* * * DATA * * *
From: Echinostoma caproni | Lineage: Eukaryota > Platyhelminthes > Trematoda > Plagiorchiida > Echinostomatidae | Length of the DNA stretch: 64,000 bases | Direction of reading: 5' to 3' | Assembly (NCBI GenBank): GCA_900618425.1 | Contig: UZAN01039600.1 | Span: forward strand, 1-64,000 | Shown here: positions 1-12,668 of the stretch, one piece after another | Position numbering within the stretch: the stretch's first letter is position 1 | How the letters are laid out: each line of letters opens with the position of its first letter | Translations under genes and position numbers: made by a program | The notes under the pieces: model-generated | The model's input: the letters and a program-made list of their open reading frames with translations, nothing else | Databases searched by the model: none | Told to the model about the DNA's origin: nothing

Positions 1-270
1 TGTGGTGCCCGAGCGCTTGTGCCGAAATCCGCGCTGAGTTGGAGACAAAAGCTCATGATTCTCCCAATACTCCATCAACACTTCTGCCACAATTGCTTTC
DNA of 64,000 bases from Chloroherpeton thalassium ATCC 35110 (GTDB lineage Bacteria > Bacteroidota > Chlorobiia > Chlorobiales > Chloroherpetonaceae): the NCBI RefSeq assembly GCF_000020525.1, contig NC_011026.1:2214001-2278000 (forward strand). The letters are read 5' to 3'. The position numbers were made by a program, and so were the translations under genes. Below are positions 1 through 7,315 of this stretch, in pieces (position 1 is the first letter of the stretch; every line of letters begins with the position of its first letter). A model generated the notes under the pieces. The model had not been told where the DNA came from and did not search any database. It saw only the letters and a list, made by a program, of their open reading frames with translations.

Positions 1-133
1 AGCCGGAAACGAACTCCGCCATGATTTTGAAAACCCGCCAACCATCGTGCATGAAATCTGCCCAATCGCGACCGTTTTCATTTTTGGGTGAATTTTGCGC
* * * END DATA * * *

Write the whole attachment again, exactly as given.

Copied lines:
From: Echinostoma caproni | Lineage: Eukaryota > Platyhelminthes > Trematoda > Plagiorchiida > Echinostomatidae | Length of the DNA stretch: 64,000 bases | Direction of reading: 5' to 3' | Assembly (NCBI GenBank): GCA_900618425.1 | Contig: UZAN01039600.1 | Span: forward strand, 1-64,000 | Shown here: positions 1-12,668 of the stretch, one piece after another | Position numbering within the stretch: the stretch's first letter is position 1 | How the letters are laid out: each line of letters opens with the position of its first letter | Translations under genes and position numbers: made by a program | The notes under the pieces: model-generated | The model's input: the letters and a program-made list of their open reading frames with translations, nothing else | Databases searched by the model: none | Told to the model about the DNA's origin: nothing

Positions 1-270
1 TGTGGTGCCCGAGCGCTTGTGCCGAAATCCGCGCTGAGTTGGAGACAAAAGCTCATGATTCTCCCAATACTCCATCAACACTTCTGCCACAATTGCTTTC
DNA of 64,000 bases from Chloroherpeton thalassium ATCC 35110 (GTDB lineage Bacteria > Bacteroidota > Chlorobiia > Chlorobiales > Chloroherpetonaceae): the NCBI RefSeq assembly GCF_000020525.1, contig NC_011026.1:2214001-2278000 (forward strand). The letters are read 5' to 3'. The position numbers were made by a program, and so were the translations under genes. Below are positions 1 through 7,315 of this stretch, in pieces (position 1 is the first letter of the stretch; every line of letters begins with the position of its first letter). A model generated the notes under the pieces. The model had not been told where the DNA came from and did not search any database. It saw only the letters and a list, made by a program, of their open reading frames with translations.

Positions 1-133
1 AGCCGGAAACGAACTCCGCCATGATTTTGAAAACCCGCCAACCATCGTGCATGAAATCTGCCCAATCGCGACCGTTTTCATTTTTGGGTGAATTTTGCGC